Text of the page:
Bette Midler On The Baths: “Oh, they loved me at the tubs, they really encouraged me” she says fondly. “They allowed me to act out the whole dream, all those fantasies, all the people I wished I was” (The Toronto Star, February 24, 1973)

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Sunday, February 12, 2017

Bette Midler On Seeing The “Theater Of The Ridiculousness”:

Bette Midler On Seeing The “Theater Of The Ridiculousness”: “I remember one girl came out as Waterfront Woman you know, from the Josef von Sternberg movies, all in shadows except the face? His women were so mysterious, always getting on boats or disappearing on docks into the fog. Oh I just fell in love with those images. I saw that show and I just went out shopping the next day. At the end of two weeks I was Waterfront Woman. I remember the first dress I bought – it was red velvet floor length, cost me $5 But it didn’t fit so I had to hike it up in back with a brooch. Oh I just climbed into it right away.” (The Toronto Star, February 24, 1973)

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Friday, February 10, 2017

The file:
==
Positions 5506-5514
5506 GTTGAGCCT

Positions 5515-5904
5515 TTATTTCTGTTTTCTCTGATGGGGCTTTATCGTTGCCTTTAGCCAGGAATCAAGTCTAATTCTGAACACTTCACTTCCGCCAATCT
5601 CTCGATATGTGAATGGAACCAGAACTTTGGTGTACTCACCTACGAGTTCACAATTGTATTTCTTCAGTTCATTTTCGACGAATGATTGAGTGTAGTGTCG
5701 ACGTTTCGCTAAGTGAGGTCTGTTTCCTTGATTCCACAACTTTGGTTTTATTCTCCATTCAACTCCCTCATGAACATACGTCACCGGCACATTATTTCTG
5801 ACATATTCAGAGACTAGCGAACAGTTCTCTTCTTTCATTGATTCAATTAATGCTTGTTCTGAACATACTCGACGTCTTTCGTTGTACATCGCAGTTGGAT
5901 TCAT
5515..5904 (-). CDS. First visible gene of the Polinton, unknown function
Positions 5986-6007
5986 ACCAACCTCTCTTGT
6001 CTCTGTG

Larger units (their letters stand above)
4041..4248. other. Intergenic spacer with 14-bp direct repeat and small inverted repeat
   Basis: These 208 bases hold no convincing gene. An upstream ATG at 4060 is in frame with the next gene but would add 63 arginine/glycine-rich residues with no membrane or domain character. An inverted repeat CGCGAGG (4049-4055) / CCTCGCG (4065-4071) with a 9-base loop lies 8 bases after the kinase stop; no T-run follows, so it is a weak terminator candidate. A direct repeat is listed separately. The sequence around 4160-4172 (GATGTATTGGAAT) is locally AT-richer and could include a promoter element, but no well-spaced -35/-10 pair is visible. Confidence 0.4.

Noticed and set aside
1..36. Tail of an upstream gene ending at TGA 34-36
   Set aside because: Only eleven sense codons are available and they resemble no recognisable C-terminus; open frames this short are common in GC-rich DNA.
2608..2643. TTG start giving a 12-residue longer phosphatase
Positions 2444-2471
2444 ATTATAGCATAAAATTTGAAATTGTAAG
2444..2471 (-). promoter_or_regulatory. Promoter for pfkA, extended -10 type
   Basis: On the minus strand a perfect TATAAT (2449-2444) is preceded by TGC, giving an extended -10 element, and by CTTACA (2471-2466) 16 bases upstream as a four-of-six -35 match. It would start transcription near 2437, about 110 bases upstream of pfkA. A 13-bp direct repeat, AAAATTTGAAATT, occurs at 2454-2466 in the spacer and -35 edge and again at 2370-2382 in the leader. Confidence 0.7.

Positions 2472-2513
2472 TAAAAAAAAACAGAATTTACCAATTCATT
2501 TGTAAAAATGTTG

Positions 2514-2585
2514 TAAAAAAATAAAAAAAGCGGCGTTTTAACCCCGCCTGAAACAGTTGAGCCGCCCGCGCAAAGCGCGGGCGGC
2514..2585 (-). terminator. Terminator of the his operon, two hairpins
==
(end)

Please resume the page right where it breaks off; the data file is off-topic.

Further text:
Bette Midler On Lonliness:

Bette Midler On Lonliness: I’ve been lonely most of my life. I think most people are lonely. What can you do about it? I sing about it. And it’s not over either It’ss not over till you die.” (The Toronto Star, February 24, 1973)

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Friday, November 25, 2016

Bette Midler On The Name “All Girl Productions” And Male Dominance In The Film Industry:

Bette Midler On The Name “All Girl Productions” And Male Dominance In The Film Industry: “You know what they say about payback: It’s a bitch. We were there in the conference room, and we were all girls. We kind of liked that name because it had a certain arrogance to it that we felt we needed because we were so brand-new in this game. We really didn’t know how the game worked. We found out soon enough. Also, we wanted a sense of humour, a little wit. We didn’t want to be just ‘Gigantic Pictures’ or ‘Magnificent Pictures’. We didn’twant anything abstract. We wanted to let people know who we really were.” (1991)